Opening a small cafe with coffee and some sandwiches was her husband’s dream, not Toni Vorenas’s.

“[But] before we opened, he actually decided that wasn’t his dream anymore,” Ms Vorenas said.

“Because he’d supported me a lot throughout my teaching career and my studies, I thought in return I would run the cafe for 12 months for him.”

Without meaning to, 12 months has turned into 12 years and a two-site award-winning bakery and cafe serving 150 customers from two commercial kitchens, a bar and function room.

Determined to find purpose in a corporate world, the former deputy principal has devoted her business to employing and empowering people from a wide mix of backgrounds and credits that diversity to Metro’s success.

Metro Bakery and Cafe in Mount Gambier, SA.(ABC South East SA: Bec Whetham)

‘You’ll never work in a place like it’

Each staff member has their own story of finding Metro, or Toni finding them.

Transgender man Toby Harrap walked right up to Toni and asked for a job after visiting a friend for a coffee.

“It was very much to do with the type of staff Toni had,” Mr Harrap said.

It was LGBTQ, it was people with tattoos and alternative dress styles, people could just be themselves.

Ms Vorenas insists her drive for diversity is not to be “hippie”. When it comes to hiring, she looks for one thing.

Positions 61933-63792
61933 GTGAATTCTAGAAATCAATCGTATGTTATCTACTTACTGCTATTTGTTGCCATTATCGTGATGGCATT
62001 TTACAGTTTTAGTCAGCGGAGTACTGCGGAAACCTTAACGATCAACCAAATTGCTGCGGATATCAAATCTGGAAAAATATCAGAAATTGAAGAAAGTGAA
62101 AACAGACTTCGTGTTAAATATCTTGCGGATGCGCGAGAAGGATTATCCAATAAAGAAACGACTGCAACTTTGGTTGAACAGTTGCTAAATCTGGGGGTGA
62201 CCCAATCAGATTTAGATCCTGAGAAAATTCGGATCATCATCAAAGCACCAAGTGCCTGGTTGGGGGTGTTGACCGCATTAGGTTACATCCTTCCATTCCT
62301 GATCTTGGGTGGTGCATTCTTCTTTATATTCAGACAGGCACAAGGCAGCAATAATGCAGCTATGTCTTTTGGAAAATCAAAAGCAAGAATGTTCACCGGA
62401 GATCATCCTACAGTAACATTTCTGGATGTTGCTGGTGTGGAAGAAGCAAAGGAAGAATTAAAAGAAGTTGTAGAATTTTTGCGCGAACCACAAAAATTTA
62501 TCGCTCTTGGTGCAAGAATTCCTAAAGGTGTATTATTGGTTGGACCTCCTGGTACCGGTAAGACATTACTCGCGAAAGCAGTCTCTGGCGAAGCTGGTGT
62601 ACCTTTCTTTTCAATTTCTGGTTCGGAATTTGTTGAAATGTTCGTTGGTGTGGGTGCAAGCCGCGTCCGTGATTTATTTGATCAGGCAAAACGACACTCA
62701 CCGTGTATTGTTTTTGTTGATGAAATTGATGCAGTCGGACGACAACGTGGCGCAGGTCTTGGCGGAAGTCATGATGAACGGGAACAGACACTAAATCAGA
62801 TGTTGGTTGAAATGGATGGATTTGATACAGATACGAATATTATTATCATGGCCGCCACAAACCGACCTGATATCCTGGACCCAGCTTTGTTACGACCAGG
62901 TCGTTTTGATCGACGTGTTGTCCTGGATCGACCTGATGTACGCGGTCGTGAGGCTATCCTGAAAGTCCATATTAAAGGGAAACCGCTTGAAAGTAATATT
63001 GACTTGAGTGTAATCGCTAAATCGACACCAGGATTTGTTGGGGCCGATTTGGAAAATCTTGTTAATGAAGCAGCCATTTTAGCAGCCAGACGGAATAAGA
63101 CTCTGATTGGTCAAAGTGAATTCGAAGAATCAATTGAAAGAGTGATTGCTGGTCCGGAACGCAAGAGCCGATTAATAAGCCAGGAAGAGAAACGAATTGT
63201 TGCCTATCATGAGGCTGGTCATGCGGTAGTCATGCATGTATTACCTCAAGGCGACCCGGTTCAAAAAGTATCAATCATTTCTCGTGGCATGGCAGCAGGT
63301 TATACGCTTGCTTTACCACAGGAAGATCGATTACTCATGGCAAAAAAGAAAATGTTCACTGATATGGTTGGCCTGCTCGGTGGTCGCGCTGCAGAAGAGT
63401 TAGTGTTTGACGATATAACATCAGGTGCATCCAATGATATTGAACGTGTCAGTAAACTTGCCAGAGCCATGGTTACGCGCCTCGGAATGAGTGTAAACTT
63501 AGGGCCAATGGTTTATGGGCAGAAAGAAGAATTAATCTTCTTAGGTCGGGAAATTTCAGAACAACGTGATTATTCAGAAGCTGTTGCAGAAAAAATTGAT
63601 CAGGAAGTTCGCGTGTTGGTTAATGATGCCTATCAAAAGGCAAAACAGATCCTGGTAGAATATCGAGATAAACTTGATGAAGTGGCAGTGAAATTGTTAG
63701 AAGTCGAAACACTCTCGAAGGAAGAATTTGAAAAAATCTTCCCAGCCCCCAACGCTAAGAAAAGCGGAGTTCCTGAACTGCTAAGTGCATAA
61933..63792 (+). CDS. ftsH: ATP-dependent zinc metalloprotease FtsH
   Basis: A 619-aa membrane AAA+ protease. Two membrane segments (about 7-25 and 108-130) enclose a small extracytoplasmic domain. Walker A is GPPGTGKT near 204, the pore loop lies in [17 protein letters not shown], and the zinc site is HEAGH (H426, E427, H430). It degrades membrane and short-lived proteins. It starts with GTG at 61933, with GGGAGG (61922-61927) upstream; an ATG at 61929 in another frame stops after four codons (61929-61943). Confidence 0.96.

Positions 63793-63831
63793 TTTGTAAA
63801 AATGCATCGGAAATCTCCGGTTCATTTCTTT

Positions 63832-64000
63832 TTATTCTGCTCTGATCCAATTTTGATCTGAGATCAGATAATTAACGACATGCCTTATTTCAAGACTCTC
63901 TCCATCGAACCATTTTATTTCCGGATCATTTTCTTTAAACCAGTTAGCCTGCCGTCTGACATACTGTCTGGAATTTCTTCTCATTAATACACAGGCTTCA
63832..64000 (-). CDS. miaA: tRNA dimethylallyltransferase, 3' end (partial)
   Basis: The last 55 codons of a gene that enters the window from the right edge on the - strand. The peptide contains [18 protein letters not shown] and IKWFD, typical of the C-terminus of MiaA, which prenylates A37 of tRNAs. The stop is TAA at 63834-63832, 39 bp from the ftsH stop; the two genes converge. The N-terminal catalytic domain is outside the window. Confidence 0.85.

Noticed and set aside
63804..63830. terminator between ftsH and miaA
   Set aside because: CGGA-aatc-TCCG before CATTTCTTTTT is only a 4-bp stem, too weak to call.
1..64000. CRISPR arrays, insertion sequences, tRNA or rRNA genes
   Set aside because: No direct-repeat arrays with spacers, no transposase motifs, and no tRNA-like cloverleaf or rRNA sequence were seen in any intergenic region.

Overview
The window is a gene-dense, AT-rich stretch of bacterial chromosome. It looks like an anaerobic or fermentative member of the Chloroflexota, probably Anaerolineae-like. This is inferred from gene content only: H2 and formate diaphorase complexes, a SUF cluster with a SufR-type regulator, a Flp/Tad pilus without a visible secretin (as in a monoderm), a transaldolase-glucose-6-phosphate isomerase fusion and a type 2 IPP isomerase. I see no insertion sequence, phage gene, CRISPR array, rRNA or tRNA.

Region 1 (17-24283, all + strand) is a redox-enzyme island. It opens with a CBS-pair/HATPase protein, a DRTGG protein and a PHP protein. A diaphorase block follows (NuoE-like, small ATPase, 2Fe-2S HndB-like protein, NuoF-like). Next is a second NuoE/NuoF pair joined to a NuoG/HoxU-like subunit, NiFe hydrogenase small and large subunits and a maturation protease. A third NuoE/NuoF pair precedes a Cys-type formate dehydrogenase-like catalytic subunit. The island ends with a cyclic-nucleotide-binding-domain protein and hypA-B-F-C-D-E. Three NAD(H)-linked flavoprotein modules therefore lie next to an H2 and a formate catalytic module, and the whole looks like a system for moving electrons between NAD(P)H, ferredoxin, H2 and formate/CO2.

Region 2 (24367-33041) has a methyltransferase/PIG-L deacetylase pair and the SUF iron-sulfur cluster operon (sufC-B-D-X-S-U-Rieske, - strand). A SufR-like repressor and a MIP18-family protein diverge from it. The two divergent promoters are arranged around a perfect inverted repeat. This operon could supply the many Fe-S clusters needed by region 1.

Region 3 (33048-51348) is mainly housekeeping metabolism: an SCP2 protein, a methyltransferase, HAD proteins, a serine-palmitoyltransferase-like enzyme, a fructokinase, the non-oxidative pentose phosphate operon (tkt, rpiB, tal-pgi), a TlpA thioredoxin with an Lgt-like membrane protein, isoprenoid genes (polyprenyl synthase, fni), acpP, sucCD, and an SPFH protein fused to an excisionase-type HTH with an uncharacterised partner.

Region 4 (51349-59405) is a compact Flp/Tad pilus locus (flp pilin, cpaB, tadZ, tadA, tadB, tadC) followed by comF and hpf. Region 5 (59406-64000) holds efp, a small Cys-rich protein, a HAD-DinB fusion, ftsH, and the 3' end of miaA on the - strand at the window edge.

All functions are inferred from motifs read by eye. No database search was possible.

“For me, it’s really important that they love people. That’s the most important thing. You can’t fake it … they have to genuinely like people,” Ms Vorenas said.

As a front-of-house member, Sammi Cummins’s job is to greet every person that comes in the shop.(ABC South East SA: Bec Whetham)

As a result, Ms Vorenas’s staff come from all different backgrounds and perspectives.

There is no uniform for staff. Instead Ms Vorenas prefers her staff to be able to express themselves.

“We’re not all one homogenous group and our customers certainly aren’t all one homogeneous group,” Ms Vorenas said.

Staff are free to dress how they like.(ABC South East SA: Bec Whetham)

“It’s different perspectives on life, it’s not just sexuality or gender … it’s how you see the world.”

That mix means it is “not all roses either”, she said.

“The more diverse a staff you put together the more yin and yang and push and pull you’re going to have, but that’s healthy conflict,” Ms Veronas said.

“We have lots of cultural differences as well … that we have to learn to appreciate and accept and work around.”

Head pastry chef Norerriz Labrador previously worked at Shangri-La hotels and Sydney’s Star Casino.(ABC South East SA: Bec Whetham)

Allowing her staff to express themselves

When Mr Harrap told Toni Vorenas he was going to start gender transitioning, he was terrified he would lose his job.

“I was freaking out and she said, ‘Well, does that stop you from being able to do your job?'” Mr Harrap said.

“It’s a shame that a lot of us feel the need to hide things about ourselves … that’s not something you have to worry about with Toni as your boss.”

Now living in Queensland, the 28-year-old has not forgotten that conversation.

Metro Bakery and Cafe staff in 2019.(Supplied: Metro Bakery and Cafe)

Ms Veronas remembers that conversation with Toby clearly. She has had a lot of tough conversations with her many staff over the years.

Front-of-house worker Sammi Cummins describes it as a “sixth sense”.

The young mum had been made redundant for the second time when she worked up the courage to visit her ex-English teacher in 2014.